The concept of crop rotation is not a new idea. It is an idea as old as agriculture. Crop rotation, simply put, is growing a variety of plants in a planned manner to ensure that one species is not grown in the same field for multiple years in a row. It requires a certain amount of diversification, and on the larger industrial scale it can present problems in the need for many different equipment schemes for planting and harvesting. Modern agriculture ‘solves’ this dilemma by ‘scientifically’ replacing, in the form of fertilizer, what it considers to be all of the nutrients that the crop has removed from the soil in the previous year, and replanting that same crop. There are many problems with this plan that are not in the scope of this article to address.
Every farm must have water to function. There are many quite different solutions to this problem from the point of view of crop-raising, from overhead sprinklers to underground drip irrigation, from canal irrigation to raised beds, from biodynamic double digging to hugelkultur. Each of these methods has its own positives and negatives, more importantly they each have a particular environment in which they are the best choice for that space. In areas where there is a kind of rolling topography and a good proportion of clay in the soil, the farm pond shines due to its ease of engineering. Where you have a watershed of two or more acres, you can build a sizable pond. It can be as simple (not easy: simple) as building a straight line dam from one rolling hill to the next.
Hard work can come in many forms. One form which requires you to both work hard and have faith is education. I am not talking about the education “system” – that would be politics and I strive not to discuss politics – I am talking about your own self-education, outside of any establishment created for education of the masses. I normally refer to this as “doing research” on a specific subject, but for every bout of research done, your education is furthered, albeit without any public recognition. Recognition is not a requirement for someone desiring anonymity. Continue reading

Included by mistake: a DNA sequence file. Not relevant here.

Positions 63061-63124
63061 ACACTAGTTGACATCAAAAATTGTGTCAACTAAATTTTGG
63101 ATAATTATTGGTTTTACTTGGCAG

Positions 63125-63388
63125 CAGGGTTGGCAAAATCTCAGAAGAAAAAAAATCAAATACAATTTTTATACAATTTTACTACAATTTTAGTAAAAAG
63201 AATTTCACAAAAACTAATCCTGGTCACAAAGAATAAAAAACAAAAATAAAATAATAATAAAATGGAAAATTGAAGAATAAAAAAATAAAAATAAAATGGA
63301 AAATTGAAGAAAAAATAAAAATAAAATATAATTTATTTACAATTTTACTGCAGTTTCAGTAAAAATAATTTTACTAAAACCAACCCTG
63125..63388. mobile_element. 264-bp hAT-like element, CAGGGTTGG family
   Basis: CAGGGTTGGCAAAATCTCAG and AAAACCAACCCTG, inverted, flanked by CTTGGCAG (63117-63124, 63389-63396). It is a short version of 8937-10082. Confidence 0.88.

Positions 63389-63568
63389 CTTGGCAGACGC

Today’s world moves fast. From one generation to the next the world is almost an entirely different affair. I can write an article and someone in Australia can read it the very next minute. I can buy an aeroplane ticket and be in Australia the very next day. A neighbor of mine can plow his 200 acre farm in one day, harrow it the next, and have it planted the next. My grandparents could not have imagined such a world, and I’m sure I cannot imagine the world my grandchildren will live in. Continue reading
When explaining my decision to use only hand tools to accomplish all of my tasks, as an agrarian I could give the simple answer: they guarantee my commitment to hard work. Often times, I stop the explanation there. When approaching a project, I would rather choose the path that puts my body to work, giving my mind time to think while my body completes the task at hand, rather than only using my mind while letting my body languish. It is more satisfying and more healthful this way. I don’t use hand tools just because I enjoy it more, though. It is logic on many levels which led me to this decision. Continue reading
Hard work and faith are choices you must accept to go down the agrarian path. Hard work is just what it sounds, hard. It is grueling, uncomplicated, and satisfying, and the only way to successfully get hard work done is to work hard. Continue reading